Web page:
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Journal of Enhanced Heat Transfer
Fator do impacto: 1.406 FI de cinco anos: 1.075 SJR: 0.287 SNIP: 0.653 CiteScore™: 1.2

ISSN Imprimir: 1065-5131
ISSN On-line: 1026-5511

Volumes:
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Journal of Enhanced Heat Transfer

DOI: 10.1615/JEnhHeatTransf.2018023090
pages 431-447

HYDRODYNAMIC CHARACTERISTICS AND STRUCTURAL IMPROVEMENT OF A FIXED MOUNT IN A HEAT EXCHANGER WITH ONE-WAY FLUID–STRUCTURE INTERACTION

Lichen He
College of Mechanical and Electrical Engineering, Beijing University of Chemical Technology, Beijing 100029, P.R. China
Weimin Yang
College of Mechanical and Electrical Engineering, Beijing University of Chemical Technology, Beijing 100029, P.R. China
Changfeng Guan
College of Mechanical and Electrical Engineering, Beijing University of Chemical Technology, Beijing 100029, P.R. China
Hua Yan
College of Mechanical and Electrical Engineering, Beijing University of Chemical Technology, Beijing 100029, P.R. China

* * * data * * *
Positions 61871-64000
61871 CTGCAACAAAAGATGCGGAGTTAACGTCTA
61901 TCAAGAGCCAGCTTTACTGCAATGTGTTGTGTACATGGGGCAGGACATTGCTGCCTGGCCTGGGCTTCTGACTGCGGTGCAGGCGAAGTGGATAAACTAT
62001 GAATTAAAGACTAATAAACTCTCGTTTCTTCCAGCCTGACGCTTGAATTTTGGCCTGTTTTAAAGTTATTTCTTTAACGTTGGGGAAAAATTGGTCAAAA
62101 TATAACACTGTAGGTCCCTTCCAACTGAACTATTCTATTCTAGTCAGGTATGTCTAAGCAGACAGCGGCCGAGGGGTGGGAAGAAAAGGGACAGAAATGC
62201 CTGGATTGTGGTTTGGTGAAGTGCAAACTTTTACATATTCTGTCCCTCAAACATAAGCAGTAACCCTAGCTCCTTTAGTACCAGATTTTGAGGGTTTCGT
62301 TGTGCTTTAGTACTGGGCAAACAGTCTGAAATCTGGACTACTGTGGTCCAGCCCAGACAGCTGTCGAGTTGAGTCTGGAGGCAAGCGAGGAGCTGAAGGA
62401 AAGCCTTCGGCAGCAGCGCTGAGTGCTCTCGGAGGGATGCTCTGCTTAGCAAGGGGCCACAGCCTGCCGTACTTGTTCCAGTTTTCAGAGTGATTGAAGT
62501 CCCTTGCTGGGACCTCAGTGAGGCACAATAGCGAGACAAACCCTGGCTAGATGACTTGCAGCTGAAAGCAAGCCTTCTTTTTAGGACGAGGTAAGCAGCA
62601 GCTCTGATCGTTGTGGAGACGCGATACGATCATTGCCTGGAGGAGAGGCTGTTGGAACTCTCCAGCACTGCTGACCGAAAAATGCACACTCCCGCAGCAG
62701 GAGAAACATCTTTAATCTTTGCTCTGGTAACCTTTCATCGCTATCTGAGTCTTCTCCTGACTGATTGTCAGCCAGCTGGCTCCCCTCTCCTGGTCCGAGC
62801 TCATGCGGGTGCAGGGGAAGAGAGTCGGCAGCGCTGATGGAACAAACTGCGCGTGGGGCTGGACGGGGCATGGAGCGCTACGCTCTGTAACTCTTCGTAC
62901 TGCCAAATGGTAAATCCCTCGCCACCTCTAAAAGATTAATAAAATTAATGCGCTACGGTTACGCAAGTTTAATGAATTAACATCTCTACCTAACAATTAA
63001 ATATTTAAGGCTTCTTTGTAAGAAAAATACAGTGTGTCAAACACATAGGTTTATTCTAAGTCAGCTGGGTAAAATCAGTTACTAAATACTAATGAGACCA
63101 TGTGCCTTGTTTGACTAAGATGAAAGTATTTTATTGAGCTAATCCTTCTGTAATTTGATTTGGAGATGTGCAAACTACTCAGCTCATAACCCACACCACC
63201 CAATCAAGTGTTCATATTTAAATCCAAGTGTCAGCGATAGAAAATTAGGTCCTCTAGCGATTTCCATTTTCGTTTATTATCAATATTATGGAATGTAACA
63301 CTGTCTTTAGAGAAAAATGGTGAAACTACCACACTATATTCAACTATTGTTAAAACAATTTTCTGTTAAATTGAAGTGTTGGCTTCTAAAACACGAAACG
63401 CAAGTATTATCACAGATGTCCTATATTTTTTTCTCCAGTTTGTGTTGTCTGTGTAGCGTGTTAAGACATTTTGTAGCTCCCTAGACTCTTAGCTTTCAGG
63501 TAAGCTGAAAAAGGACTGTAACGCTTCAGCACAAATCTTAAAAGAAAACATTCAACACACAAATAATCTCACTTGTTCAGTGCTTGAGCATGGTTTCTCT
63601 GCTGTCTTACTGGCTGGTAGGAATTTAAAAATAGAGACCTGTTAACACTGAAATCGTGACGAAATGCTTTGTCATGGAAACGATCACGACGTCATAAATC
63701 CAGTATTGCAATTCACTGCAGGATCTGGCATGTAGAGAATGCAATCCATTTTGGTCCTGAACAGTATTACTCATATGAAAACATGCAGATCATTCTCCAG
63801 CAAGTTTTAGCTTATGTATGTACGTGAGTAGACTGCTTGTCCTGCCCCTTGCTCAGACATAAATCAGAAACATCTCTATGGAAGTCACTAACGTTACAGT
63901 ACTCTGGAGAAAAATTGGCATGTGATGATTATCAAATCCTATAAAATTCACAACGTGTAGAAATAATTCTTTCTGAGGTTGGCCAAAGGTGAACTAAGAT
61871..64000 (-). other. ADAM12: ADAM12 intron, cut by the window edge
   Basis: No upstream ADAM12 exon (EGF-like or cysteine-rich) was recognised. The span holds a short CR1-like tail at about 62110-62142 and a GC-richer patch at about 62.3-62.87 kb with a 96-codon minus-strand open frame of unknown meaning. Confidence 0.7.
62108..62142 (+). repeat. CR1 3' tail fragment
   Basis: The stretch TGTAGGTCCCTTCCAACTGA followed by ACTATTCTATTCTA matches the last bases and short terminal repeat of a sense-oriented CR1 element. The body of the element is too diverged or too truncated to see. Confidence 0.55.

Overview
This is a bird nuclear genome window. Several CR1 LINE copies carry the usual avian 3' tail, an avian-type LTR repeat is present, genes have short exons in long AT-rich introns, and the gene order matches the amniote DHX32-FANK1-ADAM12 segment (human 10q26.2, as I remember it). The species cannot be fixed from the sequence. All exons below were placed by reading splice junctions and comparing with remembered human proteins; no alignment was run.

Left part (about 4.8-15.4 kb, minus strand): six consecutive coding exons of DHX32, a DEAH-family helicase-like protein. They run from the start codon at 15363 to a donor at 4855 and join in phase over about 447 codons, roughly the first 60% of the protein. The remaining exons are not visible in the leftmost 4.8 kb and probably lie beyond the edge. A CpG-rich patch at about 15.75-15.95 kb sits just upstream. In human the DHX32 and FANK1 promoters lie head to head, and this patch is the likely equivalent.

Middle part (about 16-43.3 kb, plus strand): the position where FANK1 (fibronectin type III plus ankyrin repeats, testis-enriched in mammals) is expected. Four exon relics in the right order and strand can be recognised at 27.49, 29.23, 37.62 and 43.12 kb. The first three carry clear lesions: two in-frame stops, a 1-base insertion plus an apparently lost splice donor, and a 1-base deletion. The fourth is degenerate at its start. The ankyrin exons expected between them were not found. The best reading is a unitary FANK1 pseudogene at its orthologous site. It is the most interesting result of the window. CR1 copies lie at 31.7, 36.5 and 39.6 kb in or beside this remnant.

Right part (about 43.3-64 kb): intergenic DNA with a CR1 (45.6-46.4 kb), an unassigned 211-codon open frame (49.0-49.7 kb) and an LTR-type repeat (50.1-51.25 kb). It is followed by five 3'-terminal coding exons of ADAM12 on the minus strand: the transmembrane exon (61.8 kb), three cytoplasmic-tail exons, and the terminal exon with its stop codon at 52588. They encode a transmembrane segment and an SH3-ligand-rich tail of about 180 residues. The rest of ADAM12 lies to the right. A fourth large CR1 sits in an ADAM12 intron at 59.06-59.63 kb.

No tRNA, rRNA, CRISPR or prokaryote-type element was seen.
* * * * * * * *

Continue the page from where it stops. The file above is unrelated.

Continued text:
RESUMO

A rotor-assembled strand works as a typical tube insert to achieve heat transfer augmentation and scale prevention in a heat exchanger. In this paper, a fixed mount (FM), which is an essential part of the rotor-assembled strand, was simulated using the one-way fluid–structure interaction (FSI) method in order to improve its structure by analyzing its hydraulic performance and structural stress. Prior to the simulation, the accuracy of the FSI method was verified using an example of a conical tube. The results showed that the fluid deviated remarkably from the axis at the inlet of the central tube with original FM, which helps the heat transfer in the fluid; the pressure drop between the inlet and the outlet in the tube with the original FM increased by 23.89% compared with that in a plain tube; the stress at the shoulders and the joints of different parts was high; and the maximum stress point occurred at the joint of the central axis and the shoulder. To reduce the pressure drop, the structure of the original FM was improved. After modification, the pressure drop decreased, while the maximum stress magnitude was raised, and the modified FM was still safe enough when it worked under the worst conditions. The results indicate that the stress distribution and pressure drop should be considered when designing FMs.


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